The absence of non-college career training is a glaring omission in modern education.  Why can’t we emphasize quality trade schools as respectable alternatives to college?  Restore prestige to learning trades.  A master plumber can earn more than a poorly-performing college graduate.  Trades offer decent earnings opportunities, as well as professional pride and respect.  In addition, most trades cannot be “outsourced” to another country, or eliminated by technology.

Why not:

  • Offer trade-related courses in high school as an alternative to college preparatory courses?

  • Reinstate work/study programs related to trades.

  • Offer trades training to undereducated parents

  • Let parents and children see that most trades require knowledge of basic math, language, and science.

  • Offer trades-enhanced GED diplomas

  • Let parents bring their children to afternoon and early evening classes.

Think about the stages of human mastery:

  1. Discover something you want or need to learn

  2. Test your current knowledge

  3. If you fail, analyze, learn, and adjust

  4. Retry, analyze, learn, and adjust

  5. Once you learn the basics, practice, analyze, learn, and refine

  6. Practice, analyze, learn, and refine until you excel.

What might happen if we taught this mindset and process?

 

Reality Zombies – Intelligence Could Not Be More Artificial

Our pre-American forbears led lives of subsistence; work all day, every day for enough food to survive; prepare and eat the food; collapse into sleep; awake to the same exhausting challenges.  This work ethic and focus are a major part of what colonists brought to the New World, driven by the chance to own the land they work, hunt and fish the wilds about them, and live free of the crushing burdens of near-slavery as serfs, peasants, and servants.  They could not dream of a time that was not filled with all the efforts of pulling and putting together the pieces of life’s necessities.

Just meeting today’s needs was never enough. They could not afford to face the seasons unprepared. They had to be alert, to anticipate, prepare, learn, and plan for the cycles and dangers of nature; they had to be ready for the seasons, timing, preparing, sowing, harvesting, preserving, and storing of food: crops, fish, game, fruits; cutting, splitting, and stacking firewood, clothing, tools, weapons; sickness, injury, childbirth; shelter, stewardship of farm animals, and on, and on.

Except for a few times, when nature did not allow work, people, including children, worked, ate, and slept.  Church was a mandatory break for the work-cycle.  Not only did weekly Sunday services provide “leisure” time for peaceful, renewing, and moral guidance, but it also allowed for physical regeneration through rest; it fostered hygiene and discipline; it fostered family and community “leisure” and play.

This kind of all-absorbing farm life continued for most Americans until technology began its ascent.  Within a dozen decades, we expanded, invented, and produced, new tools, factories, mines, roads, bridges, harbors, waterways, and railroads.  Farmers and ranchers produced enough food to allow them to sell it to non-farmers, who earned the money in towns and cities.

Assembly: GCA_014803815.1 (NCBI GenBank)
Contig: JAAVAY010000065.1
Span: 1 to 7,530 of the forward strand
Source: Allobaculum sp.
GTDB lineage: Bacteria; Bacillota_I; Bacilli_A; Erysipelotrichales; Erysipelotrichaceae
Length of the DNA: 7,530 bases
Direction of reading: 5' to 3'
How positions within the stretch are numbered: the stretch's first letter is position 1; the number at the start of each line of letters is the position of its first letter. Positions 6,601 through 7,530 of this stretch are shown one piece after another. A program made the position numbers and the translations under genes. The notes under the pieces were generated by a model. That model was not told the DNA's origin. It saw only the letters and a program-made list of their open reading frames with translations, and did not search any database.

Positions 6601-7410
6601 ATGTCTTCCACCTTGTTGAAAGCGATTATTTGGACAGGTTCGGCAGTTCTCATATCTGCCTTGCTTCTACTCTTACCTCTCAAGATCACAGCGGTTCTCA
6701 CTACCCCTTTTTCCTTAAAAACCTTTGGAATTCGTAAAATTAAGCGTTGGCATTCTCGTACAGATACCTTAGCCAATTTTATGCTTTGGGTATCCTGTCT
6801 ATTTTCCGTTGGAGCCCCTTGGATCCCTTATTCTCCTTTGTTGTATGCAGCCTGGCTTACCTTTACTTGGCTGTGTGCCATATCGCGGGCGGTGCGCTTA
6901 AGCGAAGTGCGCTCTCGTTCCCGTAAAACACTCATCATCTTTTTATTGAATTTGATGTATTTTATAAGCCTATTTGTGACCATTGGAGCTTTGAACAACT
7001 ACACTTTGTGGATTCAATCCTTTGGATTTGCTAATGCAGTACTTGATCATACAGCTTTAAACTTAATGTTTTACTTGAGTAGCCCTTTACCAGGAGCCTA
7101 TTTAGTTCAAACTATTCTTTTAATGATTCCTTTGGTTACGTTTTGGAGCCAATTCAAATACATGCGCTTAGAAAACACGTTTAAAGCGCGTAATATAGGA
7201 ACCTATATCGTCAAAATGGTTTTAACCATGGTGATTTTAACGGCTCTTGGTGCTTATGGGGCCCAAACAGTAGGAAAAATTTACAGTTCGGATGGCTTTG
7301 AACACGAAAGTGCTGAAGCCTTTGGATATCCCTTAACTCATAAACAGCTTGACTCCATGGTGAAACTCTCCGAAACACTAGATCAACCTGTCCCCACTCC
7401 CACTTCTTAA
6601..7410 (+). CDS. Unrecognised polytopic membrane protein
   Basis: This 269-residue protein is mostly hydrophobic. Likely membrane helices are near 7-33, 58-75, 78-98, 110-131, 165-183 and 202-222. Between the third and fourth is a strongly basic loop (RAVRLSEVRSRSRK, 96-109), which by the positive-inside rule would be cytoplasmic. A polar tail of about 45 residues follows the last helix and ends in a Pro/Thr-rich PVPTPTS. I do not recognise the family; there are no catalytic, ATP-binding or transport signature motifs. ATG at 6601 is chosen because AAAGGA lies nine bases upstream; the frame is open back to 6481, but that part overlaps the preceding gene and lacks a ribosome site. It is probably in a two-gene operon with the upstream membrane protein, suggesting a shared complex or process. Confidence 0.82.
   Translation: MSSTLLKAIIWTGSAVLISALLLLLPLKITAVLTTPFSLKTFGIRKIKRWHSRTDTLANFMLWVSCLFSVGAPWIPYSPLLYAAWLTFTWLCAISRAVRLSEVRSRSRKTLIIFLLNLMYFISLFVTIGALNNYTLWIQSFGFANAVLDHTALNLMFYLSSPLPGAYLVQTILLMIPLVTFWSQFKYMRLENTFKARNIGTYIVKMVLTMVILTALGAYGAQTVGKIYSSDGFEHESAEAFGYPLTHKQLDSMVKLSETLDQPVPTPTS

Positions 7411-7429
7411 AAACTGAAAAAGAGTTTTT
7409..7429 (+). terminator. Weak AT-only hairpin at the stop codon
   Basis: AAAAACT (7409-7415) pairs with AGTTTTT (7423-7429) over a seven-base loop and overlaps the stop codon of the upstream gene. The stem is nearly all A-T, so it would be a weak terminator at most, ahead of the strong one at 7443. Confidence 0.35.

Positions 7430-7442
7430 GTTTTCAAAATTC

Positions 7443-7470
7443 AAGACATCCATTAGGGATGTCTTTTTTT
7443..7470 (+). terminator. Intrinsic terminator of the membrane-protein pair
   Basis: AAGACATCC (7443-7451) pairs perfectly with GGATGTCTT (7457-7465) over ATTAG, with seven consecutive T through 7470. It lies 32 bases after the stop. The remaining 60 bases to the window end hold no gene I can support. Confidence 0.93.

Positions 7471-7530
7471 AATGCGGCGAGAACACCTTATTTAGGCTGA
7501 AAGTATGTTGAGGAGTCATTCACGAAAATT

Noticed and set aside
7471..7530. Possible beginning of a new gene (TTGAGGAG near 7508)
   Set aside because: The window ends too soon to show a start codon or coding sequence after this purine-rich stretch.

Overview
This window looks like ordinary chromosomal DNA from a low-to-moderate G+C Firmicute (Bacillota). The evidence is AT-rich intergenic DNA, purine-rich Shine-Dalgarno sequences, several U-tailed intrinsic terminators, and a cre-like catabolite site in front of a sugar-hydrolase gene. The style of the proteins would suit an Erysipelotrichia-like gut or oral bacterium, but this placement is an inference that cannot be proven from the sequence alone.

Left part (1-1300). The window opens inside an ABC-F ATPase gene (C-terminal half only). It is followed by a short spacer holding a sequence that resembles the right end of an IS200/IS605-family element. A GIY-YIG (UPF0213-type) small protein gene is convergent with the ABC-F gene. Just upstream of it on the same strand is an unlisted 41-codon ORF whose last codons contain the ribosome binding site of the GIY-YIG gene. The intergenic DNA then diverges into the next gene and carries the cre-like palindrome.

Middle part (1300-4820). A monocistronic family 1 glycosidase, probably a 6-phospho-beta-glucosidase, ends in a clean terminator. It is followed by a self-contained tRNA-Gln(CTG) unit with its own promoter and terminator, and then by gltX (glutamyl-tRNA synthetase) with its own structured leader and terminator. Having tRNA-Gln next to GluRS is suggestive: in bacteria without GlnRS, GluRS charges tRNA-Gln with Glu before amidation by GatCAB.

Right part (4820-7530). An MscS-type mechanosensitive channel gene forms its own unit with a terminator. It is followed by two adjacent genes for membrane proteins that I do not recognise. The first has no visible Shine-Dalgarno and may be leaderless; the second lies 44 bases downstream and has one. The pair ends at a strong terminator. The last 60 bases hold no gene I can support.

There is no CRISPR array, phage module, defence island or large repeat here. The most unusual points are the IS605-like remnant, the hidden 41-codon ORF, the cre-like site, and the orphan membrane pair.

“Money-crops” such as cotton, tobacco, wool, hides, and furs, fed the textile mills, the leather tanneries, and tobacconists; cash was used for things the farmer could not produce easily, such as cloth, dye, needles, pins, shoes, glass, pots, pans, jars, jugs, clocks, medicines, spices, firearms, gunpowder, swords, axes, shovels, scythes, harnesses, chains, hinges, nails, buttons, buckles, candles, lamps, and things we needed then that we no longer remember.

Non-farm work had start and stop times.  Workers arrived at a certain time, worked and ate at certain times, and left at certain times.  That meant the rest of the day was up to the workers to use as they chose.  Holidays became expected days of rest.  Merchants tailored shop hours to worker schedules, which gave them down time as well.

The Great Depression and World War II accelerated three trends:  migration to cities, training in trades, and advanced education.

They also introduced and promoted the first virtual technologies, telephone, phonographs, movies, radio, and television.  Costs, broadcast time and reception areas limited the time people spent talking, listening, and watching.  But the attraction was clearly evident.  People would plan their days and evenings around their favorite news and entertainment programs.  Trips to the movies were considered treats.

The return of prosperity brought expanding demand for all the virtual technologies.  One limit on these technologies was location: phonographs, telephones, radios, movies, and televisions were locations people had to attend to use.  One exception for police and fire fighters:  two-way radios mounted in vehicles.  World War II saw the advent of “walkie-talkies,” the conceptual and technical precursors of modern cellphones.

Car radios, and the transistor radios released the listener from having to find a radio, to having a radio with them